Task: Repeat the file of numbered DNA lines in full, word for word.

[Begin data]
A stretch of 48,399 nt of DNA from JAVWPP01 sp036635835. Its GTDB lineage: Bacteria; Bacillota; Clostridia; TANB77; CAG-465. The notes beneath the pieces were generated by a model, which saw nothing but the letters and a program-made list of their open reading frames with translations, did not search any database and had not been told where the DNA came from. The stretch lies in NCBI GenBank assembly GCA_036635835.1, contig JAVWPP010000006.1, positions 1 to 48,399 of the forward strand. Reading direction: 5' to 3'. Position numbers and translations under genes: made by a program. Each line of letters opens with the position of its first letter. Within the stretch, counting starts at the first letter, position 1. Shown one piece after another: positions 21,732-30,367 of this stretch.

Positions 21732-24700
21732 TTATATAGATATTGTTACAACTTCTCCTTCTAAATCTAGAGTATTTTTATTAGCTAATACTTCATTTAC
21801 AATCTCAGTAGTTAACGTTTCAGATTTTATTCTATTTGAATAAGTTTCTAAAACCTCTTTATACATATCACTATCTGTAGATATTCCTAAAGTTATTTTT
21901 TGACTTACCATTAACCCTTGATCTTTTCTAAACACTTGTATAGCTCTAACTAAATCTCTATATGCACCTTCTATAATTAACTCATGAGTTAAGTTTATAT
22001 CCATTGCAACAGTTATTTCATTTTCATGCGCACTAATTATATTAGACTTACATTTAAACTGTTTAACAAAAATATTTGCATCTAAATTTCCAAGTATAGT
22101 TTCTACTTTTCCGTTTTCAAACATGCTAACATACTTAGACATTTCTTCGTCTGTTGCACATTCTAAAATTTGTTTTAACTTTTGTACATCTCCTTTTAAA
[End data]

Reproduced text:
A stretch of 48,399 nt of DNA from JAVWPP01 sp036635835. Its GTDB lineage: Bacteria; Bacillota; Clostridia; TANB77; CAG-465. The notes beneath the pieces were generated by a model, which saw nothing but the letters and a program-made list of their open reading frames with translations, did not search any database and had not been told where the DNA came from. The stretch lies in NCBI GenBank assembly GCA_036635835.1, contig JAVWPP010000006.1, positions 1 to 48,399 of the forward strand. Reading direction: 5' to 3'. Position numbers and translations under genes: made by a program. Each line of letters opens with the position of its first letter. Within the stretch, counting starts at the first letter, position 1. Shown one piece after another: positions 21,732-30,367 of this stretch.

Positions 21732-24700
21732 TTATATAGATATTGTTACAACTTCTCCTTCTAAATCTAGAGTATTTTTATTAGCTAATACTTCATTTAC
21801 AATCTCAGTAGTTAACGTTTCAGATTTTATTCTATTTGAATAAGTTTCTAAAACCTCTTTATACATATCACTATCTGTAGATATTCCTAAAGTTATTTTT
21901 TGACTTACCATTAACCCTTGATCTTTTCTAAACACTTGTATAGCTCTAACTAAATCTCTATATGCACCTTCTATAATTAACTCATGAGTTAAGTTTATAT
22001 CCATTGCAACAGTTATTTCATTTTCATGCGCACTAATTATATTAGACTTACATTTAAACTGTTTAACAAAAATATTTGCATCTAAATTTCCAAGTATAGT
22101 TTCTACTTTTCCGTTTTCAAACATGCTAACATACTTAGACATTTCTTCGTCTGTTGCACATTCTAAAATTTGTTTTAACTTTTGTACATCTCCTTTTAAA